Heterogeneous permeability, porosity, capillary pressure and mechanical properties are key characteristics of sedimentary and volcanic rocks with sufficient interconnected pores to permit fluid flow. In many cases, heterogeneities are nested, for instance, where mm-scale laminations define the internal structure of bed-forms that combine into facies associations and facies distributions on the km scale. Where such rocks have experienced an overprint by deformation or reactive fluid flow, initial heterogeneities might have been amplified even further. Thus, fracturing can impart long-range spatial correlations on the permeability structure, strongly amplifying permeability anisotropy, even without a noticeable increase in the porosity.
This presentation examines the impact of such nested heterogeneities on flow, (reactive) transport, and multiphase fluid displacement in natural heterogeneous porous media. The emphasis will be on intermediate scale features (~0.1 - 500-m in size) that are difficult to investigate in the laboratory or in the subsurface because flow patterns cannot be resolved by geophysical imaging techniques. The investigative method used here are field-data based hybrid FEM-FVM numeric simulations where an operator splitting technique is employed, solving elliptic-parabolic equations (fluid pressure, temperature, chemical diffusion) with the FEM and the hyperbolic ones (multiphase flow and tracer transport) with the FVM.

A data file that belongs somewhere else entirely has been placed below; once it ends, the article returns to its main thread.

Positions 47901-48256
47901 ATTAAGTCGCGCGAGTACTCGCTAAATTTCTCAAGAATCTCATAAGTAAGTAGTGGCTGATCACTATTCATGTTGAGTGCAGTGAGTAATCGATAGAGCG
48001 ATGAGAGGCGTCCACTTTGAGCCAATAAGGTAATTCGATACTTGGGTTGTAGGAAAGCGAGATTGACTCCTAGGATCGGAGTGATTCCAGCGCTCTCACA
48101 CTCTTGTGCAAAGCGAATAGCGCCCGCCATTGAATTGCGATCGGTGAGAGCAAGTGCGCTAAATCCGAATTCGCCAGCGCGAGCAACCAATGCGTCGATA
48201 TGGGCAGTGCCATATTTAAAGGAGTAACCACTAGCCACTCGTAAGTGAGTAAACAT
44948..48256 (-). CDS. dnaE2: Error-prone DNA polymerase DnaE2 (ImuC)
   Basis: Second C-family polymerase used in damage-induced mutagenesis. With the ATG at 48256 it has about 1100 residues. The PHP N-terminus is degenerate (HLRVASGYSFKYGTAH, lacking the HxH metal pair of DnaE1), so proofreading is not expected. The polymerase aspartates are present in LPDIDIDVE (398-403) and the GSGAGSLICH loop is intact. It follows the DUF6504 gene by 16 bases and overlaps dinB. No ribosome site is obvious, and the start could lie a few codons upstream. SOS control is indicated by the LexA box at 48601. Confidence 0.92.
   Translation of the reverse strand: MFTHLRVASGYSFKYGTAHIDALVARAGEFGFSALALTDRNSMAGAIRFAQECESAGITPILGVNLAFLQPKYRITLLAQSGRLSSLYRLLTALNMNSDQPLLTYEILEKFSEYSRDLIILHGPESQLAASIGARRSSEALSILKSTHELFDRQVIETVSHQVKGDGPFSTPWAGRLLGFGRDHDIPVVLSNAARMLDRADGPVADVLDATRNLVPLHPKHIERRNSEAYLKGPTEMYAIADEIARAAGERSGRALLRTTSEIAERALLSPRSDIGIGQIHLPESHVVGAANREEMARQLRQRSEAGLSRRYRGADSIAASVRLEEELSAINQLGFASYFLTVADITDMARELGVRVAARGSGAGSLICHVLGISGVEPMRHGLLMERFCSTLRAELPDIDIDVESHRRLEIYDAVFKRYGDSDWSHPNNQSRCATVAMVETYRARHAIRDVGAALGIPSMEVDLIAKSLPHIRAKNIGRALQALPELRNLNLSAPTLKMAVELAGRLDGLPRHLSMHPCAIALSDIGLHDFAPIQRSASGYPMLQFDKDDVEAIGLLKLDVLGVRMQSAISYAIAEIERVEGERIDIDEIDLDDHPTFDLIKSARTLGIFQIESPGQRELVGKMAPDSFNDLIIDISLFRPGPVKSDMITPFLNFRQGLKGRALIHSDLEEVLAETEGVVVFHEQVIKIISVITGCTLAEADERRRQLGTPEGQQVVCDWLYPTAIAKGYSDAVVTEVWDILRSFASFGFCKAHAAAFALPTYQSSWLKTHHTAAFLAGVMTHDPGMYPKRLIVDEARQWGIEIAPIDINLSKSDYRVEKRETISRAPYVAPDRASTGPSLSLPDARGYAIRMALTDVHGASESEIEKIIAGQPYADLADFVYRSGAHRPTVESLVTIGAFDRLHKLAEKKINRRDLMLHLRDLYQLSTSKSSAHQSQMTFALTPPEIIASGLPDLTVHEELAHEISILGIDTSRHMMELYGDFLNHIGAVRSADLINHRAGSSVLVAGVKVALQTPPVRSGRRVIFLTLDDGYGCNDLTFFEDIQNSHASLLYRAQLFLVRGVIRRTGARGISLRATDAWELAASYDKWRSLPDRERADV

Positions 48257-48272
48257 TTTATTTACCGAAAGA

The presentation will illustrate the behaviour of the heterogeneous systems and the numeric methods used to model them, proceeding from tracer transport, to gas injection and water flooding of naturally fractured reservoirs to maximise hydrocarbon recovery. The presentation will conclude with a general discussion of the impact of heterogeneity, addressing questions such as: given the nested nature of geologic heterogeneity, is the spreading of gas plumes ergodic? – or – in view of the impact of heterogeneity on sweep, how can gas storage or hydrocarbon recovery be maximised?